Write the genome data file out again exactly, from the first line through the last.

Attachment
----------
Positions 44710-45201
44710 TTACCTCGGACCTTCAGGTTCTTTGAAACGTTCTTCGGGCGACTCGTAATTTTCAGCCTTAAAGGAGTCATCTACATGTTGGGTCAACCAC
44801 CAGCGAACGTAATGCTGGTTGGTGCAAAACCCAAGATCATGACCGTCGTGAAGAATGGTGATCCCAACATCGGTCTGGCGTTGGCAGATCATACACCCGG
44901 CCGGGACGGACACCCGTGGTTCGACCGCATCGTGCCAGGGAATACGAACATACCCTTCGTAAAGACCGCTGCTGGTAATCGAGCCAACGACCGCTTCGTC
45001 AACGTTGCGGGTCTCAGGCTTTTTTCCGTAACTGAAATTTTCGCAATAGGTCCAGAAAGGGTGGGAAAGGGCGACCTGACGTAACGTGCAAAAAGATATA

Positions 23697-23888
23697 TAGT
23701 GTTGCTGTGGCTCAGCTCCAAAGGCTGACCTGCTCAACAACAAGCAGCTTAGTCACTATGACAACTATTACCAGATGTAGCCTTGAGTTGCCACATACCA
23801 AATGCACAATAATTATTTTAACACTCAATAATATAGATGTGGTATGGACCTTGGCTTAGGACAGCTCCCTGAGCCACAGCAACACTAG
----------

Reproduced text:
Positions 44710-45201
44710 TTACCTCGGACCTTCAGGTTCTTTGAAACGTTCTTCGGGCGACTCGTAATTTTCAGCCTTAAAGGAGTCATCTACATGTTGGGTCAACCAC
44801 CAGCGAACGTAATGCTGGTTGGTGCAAAACCCAAGATCATGACCGTCGTGAAGAATGGTGATCCCAACATCGGTCTGGCGTTGGCAGATCATACACCCGG
44901 CCGGGACGGACACCCGTGGTTCGACCGCATCGTGCCAGGGAATACGAACATACCCTTCGTAAAGACCGCTGCTGGTAATCGAGCCAACGACCGCTTCGTC
45001 AACGTTGCGGGTCTCAGGCTTTTTTCCGTAACTGAAATTTTCGCAATAGGTCCAGAAAGGGTGGGAAAGGGCGACCTGACGTAACGTGCAAAAAGATATA

Positions 23697-23888
23697 TAGT
23701 GTTGCTGTGGCTCAGCTCCAAAGGCTGACCTGCTCAACAACAAGCAGCTTAGTCACTATGACAACTATTACCAGATGTAGCCTTGAGTTGCCACATACCA
23801 AATGCACAATAATTATTTTAACACTCAATAATATAGATGTGGTATGGACCTTGGCTTAGGACAGCTCCCTGAGCCACAGCAACACTAG